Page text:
3. Photo-shoot. I rocked up for the studio-shoot; firstly, to make sure the key elements I wanted on film was captured, but mostly to create general mischief! :-)

Some thoughts on the process

- Oda is an accomplished dancer and some of the images are taken to capture this.
- Shots included both profile pics and whole-figure for different use.
- If you’re a management, studio or record-company working with an artist for the long-haul, it is useful to have a portfolio of pictures from the duration of the collaboration. Ideally, get the first pictures done as soon as you start working with the artist (perhaps even in the studio, practice room or in everyday settings). 

A selection of headshots for profile-pictures

Behind the Scenes/ 'General Mischief'

Yours truly having some fun with Theodor’s Smartphone :-)

In the 1930’s Oda worked for Walt Disney Company
under another artist name. Some of her old
friends came to visit her at Theodor’s studio :-)

Oda and Theodor at Work

I really liked the eye-contact between Oda
and this dinosaur!

Sunday, 12 February 2017

ICT in Education Conference

ICT and Education Conference at
Norwegian University of Technology and Science


The National Conference on the Use of ICT in Education and Learning was held in the city of Trondheim, Norway, from the 11th to the 13th of May 2016. The conference took place at Norwegian University of Science and Technology (NTNU)’s science and technology campus, Gløshaugen. The conference is an event for working teachers, pedagogy students, ICT companies, governmental offices, publishers and researchers/ speakers delivering a packed program of presentations. I spent most of my time looking through the stands, but also had time to attend a few presentations. In this blogpost I’ll highlight some of the things that caught my eyes. It won’t be a complete overview over the whole conference, but in keeping with this blog: the blend of technology and creativity, and also technical education-facilities will be central.

This blogpost will be segmented into two:
1. The post you are reading will deal with publishing, networking, trajectories and reflections around ICT in education.

Presentation: learning-design in context.

Trends in Publishing

Large Media Companies

National broadcasters NRK (Norway’s version of the BBC) and TV2 have taken a great leap into the education sector by creating online platforms that lets pupils and students tap into the companies’ wells of recorded material. Comprehensive new material has also been created to address the need of Norwegian schools. I have not yet used their platforms, but judging from presentation, TV2 seems to hold the leading edge. The companies are operating as publishers (as opposed to traditional media-companies) when delivering services in the education sector.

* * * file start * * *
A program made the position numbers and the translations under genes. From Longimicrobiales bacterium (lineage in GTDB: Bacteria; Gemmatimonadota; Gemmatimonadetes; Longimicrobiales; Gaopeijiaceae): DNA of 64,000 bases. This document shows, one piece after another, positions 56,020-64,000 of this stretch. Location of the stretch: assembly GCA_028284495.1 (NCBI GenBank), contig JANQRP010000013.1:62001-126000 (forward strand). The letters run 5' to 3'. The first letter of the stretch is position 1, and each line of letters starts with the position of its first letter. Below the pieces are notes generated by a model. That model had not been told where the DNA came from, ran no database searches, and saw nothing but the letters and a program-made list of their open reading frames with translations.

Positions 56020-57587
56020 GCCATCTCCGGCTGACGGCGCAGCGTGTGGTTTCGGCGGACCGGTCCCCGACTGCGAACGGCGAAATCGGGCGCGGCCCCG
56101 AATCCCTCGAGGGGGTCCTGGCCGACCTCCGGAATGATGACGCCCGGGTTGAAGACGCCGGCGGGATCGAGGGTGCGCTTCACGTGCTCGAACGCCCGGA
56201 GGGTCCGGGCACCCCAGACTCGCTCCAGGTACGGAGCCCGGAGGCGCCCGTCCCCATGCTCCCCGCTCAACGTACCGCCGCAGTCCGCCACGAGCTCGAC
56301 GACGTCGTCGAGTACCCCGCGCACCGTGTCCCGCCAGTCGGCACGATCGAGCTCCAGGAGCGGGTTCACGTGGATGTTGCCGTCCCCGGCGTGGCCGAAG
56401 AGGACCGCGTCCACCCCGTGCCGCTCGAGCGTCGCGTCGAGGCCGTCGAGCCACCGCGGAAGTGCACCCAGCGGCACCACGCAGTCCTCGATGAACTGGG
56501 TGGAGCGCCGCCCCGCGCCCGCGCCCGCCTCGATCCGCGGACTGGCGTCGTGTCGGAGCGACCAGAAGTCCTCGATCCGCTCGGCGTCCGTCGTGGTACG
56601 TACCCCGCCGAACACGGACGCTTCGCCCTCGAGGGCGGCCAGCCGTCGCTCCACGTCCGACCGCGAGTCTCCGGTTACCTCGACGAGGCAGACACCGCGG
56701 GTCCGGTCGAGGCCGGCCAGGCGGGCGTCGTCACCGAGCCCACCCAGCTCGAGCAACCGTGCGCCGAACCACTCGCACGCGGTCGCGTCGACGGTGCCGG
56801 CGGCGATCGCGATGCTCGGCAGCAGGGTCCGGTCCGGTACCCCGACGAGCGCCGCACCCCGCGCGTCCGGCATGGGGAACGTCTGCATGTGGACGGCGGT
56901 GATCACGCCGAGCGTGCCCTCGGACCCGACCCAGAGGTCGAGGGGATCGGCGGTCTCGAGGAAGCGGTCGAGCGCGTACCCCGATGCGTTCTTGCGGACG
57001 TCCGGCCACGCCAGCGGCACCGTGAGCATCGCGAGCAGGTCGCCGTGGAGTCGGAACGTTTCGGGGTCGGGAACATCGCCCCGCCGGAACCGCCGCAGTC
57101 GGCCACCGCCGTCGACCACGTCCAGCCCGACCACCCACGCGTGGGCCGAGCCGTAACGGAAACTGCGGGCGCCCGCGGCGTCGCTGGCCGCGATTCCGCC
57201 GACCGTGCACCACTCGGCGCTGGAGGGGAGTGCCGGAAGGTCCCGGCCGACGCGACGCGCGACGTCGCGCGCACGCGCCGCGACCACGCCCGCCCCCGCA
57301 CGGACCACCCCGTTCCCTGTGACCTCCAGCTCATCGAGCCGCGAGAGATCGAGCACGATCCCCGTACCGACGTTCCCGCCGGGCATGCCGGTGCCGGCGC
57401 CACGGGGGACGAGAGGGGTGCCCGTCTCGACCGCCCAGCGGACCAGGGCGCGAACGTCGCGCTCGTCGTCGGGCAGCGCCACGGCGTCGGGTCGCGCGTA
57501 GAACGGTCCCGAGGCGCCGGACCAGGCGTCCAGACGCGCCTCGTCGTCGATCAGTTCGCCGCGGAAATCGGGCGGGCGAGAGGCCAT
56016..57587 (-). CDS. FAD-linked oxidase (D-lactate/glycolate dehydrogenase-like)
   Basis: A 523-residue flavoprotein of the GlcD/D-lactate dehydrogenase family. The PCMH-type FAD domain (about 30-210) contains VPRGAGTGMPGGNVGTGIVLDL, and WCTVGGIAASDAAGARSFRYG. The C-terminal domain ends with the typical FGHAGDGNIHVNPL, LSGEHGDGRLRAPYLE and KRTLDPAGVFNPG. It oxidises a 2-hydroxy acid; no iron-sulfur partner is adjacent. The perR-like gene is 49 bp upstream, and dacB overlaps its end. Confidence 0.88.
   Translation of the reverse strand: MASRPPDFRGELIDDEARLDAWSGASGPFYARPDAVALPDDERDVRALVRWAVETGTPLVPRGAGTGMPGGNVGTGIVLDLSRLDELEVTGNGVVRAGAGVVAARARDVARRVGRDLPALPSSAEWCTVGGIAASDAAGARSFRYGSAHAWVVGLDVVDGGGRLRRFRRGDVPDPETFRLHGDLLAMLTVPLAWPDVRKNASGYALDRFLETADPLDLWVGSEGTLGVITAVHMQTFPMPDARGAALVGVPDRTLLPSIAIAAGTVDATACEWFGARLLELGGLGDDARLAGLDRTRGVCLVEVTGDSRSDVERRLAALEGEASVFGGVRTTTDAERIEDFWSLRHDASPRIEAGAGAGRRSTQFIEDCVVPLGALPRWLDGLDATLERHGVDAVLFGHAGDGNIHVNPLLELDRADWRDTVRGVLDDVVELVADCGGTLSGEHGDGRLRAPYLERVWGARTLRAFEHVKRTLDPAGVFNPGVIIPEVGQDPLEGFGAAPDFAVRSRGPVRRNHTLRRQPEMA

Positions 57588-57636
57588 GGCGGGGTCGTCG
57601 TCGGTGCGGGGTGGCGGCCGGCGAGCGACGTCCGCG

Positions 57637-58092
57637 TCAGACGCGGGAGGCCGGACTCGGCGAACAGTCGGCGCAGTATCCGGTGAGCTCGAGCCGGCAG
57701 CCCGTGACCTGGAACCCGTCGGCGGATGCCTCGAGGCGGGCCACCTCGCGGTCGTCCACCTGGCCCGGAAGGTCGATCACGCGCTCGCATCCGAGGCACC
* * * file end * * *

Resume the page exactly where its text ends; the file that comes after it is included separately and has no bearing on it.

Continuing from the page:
Using platforms where extensive video-material covers (at least in the long run) the entire school curriculum has obvious advantages. Topics like modern history and social sciences are perhaps the areas where these platforms are most self-explanatory. However, content for topics like mathematics, science and language also seems to be well developed or under way. I do however, feel that a word of caution is in order. Norway is politically a country that for many decades have embraced left-of-centre politics. This has trickled into its media-coverage, and it’s a well-known fact amongst media-researchers that the media in general covers current events with a slight left-bias. Looking back at my own education it took me many years of travelling and higher studies to un-learn many accepted truths from my school-years that were clearly politically biased, especially in social sciences, but also in history. I’m all for presenting both sides of the story from a neutral middle-ground and if I have one concern with Norwegian media-companies now educating minors, it is an accentuation of an existing political bias. I am not trying to advocate removing certain views from schools, but rather complementing them in a more neutral and holistic sense. Let’s see what the future brings, but for teachers who use these platforms this is currently something one should look out for! To end on a positive note, the tools that have been developed by these media-giants seems packed with interesting content. The companies express a work-in-progress attitude, which tells me there will be more development of content (perhaps also on the delivery-platforms) in the very near future.

Views from around the conference-
area, and the stands.

Other Publishers